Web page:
Montessori Way ; The 3 Period Lesson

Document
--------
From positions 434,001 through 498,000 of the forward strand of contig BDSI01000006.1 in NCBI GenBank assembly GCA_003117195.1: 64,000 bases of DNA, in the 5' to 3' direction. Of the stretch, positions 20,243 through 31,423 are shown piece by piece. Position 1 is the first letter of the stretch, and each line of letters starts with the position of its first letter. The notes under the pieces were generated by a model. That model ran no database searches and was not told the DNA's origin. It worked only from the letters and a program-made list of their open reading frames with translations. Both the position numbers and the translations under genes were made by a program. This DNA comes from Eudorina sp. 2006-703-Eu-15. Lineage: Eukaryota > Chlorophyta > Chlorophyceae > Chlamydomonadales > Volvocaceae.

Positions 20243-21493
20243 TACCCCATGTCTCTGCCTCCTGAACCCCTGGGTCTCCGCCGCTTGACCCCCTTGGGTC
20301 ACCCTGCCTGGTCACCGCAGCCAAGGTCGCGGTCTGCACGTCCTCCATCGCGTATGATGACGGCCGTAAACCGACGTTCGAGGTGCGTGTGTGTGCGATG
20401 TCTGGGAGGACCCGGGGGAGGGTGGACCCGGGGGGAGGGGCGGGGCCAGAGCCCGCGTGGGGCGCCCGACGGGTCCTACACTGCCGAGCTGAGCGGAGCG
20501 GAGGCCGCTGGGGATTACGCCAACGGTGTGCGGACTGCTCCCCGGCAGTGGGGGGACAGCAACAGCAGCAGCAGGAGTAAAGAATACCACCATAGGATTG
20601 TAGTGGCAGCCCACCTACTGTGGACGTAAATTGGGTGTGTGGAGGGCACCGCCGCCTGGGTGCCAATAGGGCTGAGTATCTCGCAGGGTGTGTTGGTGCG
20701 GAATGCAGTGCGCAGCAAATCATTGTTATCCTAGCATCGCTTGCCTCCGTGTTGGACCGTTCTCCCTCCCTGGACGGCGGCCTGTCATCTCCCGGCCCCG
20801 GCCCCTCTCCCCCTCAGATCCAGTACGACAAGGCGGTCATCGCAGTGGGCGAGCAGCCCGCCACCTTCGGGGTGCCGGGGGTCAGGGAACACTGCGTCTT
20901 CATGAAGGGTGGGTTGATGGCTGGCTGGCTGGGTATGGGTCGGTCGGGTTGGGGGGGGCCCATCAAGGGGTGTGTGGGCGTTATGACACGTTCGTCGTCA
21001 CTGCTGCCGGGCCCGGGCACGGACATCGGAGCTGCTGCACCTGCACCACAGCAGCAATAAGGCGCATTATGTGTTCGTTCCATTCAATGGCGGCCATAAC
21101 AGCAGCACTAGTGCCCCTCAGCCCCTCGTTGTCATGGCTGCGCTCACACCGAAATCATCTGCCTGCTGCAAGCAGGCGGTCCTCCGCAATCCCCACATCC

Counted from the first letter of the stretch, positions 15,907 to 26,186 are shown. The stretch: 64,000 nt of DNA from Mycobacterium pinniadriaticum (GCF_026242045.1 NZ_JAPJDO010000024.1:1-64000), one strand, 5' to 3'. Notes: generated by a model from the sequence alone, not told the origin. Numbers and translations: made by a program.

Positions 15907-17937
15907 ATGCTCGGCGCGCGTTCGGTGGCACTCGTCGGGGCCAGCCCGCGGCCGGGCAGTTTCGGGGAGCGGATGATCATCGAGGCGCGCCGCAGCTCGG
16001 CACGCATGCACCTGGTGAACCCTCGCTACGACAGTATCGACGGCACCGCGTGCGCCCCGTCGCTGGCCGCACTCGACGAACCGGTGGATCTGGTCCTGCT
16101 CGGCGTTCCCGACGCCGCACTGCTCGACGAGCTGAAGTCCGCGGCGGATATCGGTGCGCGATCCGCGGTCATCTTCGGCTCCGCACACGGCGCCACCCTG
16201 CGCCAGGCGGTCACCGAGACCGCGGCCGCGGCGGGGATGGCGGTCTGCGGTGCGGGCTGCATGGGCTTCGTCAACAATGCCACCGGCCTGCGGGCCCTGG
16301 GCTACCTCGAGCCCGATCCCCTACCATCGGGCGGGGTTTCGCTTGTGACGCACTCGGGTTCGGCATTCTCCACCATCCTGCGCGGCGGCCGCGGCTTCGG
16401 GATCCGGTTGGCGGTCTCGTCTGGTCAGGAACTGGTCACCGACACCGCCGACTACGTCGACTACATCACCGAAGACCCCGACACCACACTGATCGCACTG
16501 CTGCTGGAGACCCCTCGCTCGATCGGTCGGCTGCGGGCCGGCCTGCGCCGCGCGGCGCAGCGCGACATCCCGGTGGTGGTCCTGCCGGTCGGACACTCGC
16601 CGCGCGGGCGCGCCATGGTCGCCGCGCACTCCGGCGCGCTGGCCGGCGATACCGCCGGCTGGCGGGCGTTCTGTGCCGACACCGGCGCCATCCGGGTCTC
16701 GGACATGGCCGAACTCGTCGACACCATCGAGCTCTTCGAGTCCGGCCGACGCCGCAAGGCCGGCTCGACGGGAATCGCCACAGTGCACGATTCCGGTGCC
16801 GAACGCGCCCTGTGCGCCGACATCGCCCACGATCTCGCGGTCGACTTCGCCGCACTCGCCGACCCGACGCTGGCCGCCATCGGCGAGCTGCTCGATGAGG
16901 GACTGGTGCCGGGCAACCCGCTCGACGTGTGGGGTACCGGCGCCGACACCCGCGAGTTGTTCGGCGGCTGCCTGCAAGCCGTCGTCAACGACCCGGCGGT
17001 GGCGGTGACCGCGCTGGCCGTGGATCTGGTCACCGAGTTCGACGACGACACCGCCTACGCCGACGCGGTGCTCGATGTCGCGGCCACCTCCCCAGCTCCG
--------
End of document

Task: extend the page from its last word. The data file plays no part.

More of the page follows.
The 3 Period Lesson (commonly known as 3PL) in The Montessori Methodology of Education is widely used by educators all around the world to introduce concepts and names of objects to young children.  The 3PL is based on a simple law of work which is within all children; the law of repetition. Children have the ability to recognize pattern and with repetition, they will be able to internalize and remember various concepts. “I hear and I forget. I see and I remember. I do and I understand.” – Confucius With reference to the above quote, the child will be able to hear, see and touch the objects or concepts that you are introducing to him by following the simple yet effective 3PL.  The 3 PL can be further simplified into a very simple summary; Introducing the concepts or names of the objects – Repetition by reinforcing the concepts or names of the objects – Understanding of the concepts or names of objects are being tested. – Conclusion of lesson by reinforcing the names of objects or concepts to the child. Here is a simple rundown of how you can use the simple 3 Period Lessons at the comfort of your home. You can introduce any and everything within the child’s environment by using this method. Let us know how it goes!   1st Period (Introduction): – Bring out the materials one at a time. (Isolation – 1 Object / Material / Concept at a time) Introduce the name of the material to the child. “Jane this is (Name of Object / Material / Concept). Would you like to say (Name of Object / Material / Concept)?” Do like-wise for the rest of the Object / Material / Concept.   2nd Period (Reinforcing): – Bring out ALL Object / Material / Concept and place them in random. (In no particular sequence) Ask the child to show you the Object / Material / Concept that you have asked for. “Jane would you like to show me (Name of Object / Material / Concept)?” Do like-wise for the rest of the Object / Material / Concept.   3rd Period (Testing the child’s understanding):- Bring out the Object / Material / Concept one at a time (in no particular sequence) (Isolation – 1 at a time) Ask the child to tell you the name of the Object / Material / Concept you point at. “Jane would you like to tell me what this is?” Repeat for all materials.   Conclusion: – Bring out all the Object / Material / Concept and place them horizontally infront of the child. “Jane, today we have learnt the names of materials and they are (Name of materials), (Name of materials) and (Name of materials).”   Things to note:- Take note that control of error for a 3PL will always be the teacher. Reason being that the teacher is the one giving the information to the child.   Do allow the child to feel the object whenever it is possible. Eg. “Jane, the apple is red, would you like to hold and feel the apple and say red. “   With Love, Team Montessori Children Academy